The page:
Of course exponentials are a 2-categorical version of local cartesian closure. Unfortunately, we can’t expect to simultaneously have all exponentials and also ask for all objects to be locally small (i.e. all inserters to be small). This is seemingly a break with the 1-categorical world in which we can have all exponentials, but still have all equalizers (i.e. all diagonals) be in $\mathcal{M}$.
Many 2-quasitopoi have duality involutions. Since those have no counterpart in 1-categories, it’s not entirely clear whether they should be included in the definition. It’s certainly part of what we expect for “doing naive category theory.” However, recall that not every Grothendieck 2-topos has a duality involution. The proof that an exact 2-category with enough groupoids has a duality involution should work here if there are enough groupoids; the “bounded” exactness property should be sufficient. However, I don’t want to assume there are enough groupoids, either, since as in the Grothendieck case, that would eliminate any genuinely 2-categorical examples (i.e. those not constructed from (2,1)-categorical examples).
I actually regard the finite colimits as kind of debatable too. I wonder whether finite colimits are really necessary in the definition of a 1-quasitopos either, or whether quasi-exactness is sufficient.
Note that we have assumed that all inserters are in $\mathcal{S}$. This amounts to assuming that all objects are locally small, in the sense that ${A}^{2}\to A\times A$ is in $\mathcal{S}$. This should be compared with the “bounded exact” setting for algebraic set theory, in which one works in a positive Heyting category with a class of “small maps” such that all diagonals are small and any small congruence has an effective quotient.
(The other setting for algebraic set theory is to work in a Heyting pretopos, so that all congruences have effective quotients, but where not all diagonals are small. If the category is exact and all diagonals are small, then all congruences are small, which is hard to justify in the absence of the separation axiom (which states that all monics are small). One could also formulate a version of this for 2-categories, but in view of the fact that most large categories of interest are locally small, the version we have given seems the most interesting.)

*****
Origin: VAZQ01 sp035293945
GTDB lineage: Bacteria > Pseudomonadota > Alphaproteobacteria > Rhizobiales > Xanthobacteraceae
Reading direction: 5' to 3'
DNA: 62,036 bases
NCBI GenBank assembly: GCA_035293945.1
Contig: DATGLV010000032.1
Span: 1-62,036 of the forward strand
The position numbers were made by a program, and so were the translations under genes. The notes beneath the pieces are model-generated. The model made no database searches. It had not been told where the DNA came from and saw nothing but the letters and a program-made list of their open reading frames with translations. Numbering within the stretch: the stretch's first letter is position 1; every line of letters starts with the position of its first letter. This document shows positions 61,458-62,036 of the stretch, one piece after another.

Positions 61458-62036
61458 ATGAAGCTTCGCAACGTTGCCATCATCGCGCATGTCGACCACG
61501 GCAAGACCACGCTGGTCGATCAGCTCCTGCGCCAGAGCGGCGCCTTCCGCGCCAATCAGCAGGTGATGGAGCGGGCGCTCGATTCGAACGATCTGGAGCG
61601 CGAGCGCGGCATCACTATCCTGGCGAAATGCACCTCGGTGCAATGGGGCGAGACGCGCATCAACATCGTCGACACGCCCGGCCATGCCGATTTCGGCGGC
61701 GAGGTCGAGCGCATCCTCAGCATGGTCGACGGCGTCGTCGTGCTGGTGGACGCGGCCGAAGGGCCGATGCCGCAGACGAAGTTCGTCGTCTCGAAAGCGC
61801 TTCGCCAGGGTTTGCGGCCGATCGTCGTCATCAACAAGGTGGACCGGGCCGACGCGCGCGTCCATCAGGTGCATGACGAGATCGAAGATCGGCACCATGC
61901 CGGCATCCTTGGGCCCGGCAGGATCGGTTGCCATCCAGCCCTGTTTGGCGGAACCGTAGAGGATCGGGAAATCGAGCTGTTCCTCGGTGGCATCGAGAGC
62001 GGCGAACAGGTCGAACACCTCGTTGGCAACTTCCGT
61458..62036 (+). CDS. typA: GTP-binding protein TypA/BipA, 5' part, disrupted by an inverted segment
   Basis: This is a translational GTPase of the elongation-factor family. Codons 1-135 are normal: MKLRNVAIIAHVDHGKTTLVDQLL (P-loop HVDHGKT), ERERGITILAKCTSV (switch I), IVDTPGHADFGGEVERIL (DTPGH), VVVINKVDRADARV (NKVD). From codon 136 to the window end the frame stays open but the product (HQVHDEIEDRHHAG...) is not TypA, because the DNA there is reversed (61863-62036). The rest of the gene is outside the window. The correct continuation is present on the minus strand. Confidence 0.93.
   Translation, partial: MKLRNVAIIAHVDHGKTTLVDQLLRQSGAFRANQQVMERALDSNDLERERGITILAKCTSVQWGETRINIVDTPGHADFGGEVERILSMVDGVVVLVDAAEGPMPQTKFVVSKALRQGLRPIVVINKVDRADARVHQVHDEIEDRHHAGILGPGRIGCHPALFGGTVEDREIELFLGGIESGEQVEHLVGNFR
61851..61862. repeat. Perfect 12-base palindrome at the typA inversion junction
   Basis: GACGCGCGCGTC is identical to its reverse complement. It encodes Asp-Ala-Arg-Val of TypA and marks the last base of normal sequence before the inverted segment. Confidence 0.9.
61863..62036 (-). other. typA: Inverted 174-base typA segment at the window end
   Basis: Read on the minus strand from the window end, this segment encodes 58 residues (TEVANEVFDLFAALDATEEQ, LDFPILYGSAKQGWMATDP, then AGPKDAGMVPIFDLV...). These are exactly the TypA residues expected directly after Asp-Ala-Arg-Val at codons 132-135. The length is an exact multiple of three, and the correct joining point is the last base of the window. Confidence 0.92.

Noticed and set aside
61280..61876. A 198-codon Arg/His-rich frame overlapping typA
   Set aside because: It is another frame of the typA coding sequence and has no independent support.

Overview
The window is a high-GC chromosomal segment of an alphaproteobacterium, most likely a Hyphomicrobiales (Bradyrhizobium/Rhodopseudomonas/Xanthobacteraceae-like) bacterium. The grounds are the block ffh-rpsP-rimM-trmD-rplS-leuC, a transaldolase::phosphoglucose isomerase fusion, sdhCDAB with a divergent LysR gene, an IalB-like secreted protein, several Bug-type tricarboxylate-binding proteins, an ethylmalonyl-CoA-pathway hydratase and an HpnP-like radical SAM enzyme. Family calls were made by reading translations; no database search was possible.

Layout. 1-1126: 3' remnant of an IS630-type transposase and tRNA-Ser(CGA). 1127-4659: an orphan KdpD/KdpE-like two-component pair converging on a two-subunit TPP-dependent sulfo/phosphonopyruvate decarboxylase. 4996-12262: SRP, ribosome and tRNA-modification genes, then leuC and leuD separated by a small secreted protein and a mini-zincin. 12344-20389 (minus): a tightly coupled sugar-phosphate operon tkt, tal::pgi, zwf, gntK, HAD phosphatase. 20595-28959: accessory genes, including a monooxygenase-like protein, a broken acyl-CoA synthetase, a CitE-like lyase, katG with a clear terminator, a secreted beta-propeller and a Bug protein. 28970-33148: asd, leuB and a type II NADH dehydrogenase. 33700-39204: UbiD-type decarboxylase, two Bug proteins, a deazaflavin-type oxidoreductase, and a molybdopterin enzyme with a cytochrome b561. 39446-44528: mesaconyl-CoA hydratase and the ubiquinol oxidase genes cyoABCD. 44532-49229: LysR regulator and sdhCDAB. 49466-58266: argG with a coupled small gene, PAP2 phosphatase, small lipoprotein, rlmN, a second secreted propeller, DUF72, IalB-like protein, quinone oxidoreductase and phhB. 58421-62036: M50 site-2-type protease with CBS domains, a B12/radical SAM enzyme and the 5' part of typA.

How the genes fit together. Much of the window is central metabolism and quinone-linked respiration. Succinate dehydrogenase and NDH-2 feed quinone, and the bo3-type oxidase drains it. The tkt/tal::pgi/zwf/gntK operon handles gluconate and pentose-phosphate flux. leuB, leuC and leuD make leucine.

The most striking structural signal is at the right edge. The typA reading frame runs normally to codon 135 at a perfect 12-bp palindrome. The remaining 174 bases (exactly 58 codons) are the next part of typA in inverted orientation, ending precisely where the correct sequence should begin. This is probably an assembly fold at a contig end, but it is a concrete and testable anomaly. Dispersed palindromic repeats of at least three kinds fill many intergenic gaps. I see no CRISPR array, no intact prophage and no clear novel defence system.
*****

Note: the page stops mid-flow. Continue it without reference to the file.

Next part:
It seems likely that from a suitably structured category of classes $C$, we could construct a 2-quasitopos whose objects are the “locally small” internal categories in $C$.
In the other direction, if $K$ is a (solid) 2-quasitopos, then $\mathrm{disc}(K)$ is an extensive Heyting category, and equipped with a pullback-stable subcategory of maps called “small,” such that every small equivalence relation has an effective quotient and every small map is exponentiable. Thus, it looks something like a bounded-exact category of classes. If we construct a classifying cosieve from the classifying discrete opfibration in $K$, and if this cosieve has a core, then that core will classify all the monics in $\mathrm{disc}(K)$ which additionally lie in $\mathcal{S}$. Since this class of monics is a pullback-stable subcategory containing all equalizers (those being identifiable with inserters between discrete objects), $\mathrm{disc}(K)$ looks very much like a 1-quasitopos. Or perhaps $\mathrm{sm}(\mathrm{disc}(K))$ is more like a 1-quasitopos.
Just as a 2-pretopos is a natural place in which to do elementary category theory (i.e. the theory of small categories), a 2-quasitopos is a natural place in which to do “naive large category theory.”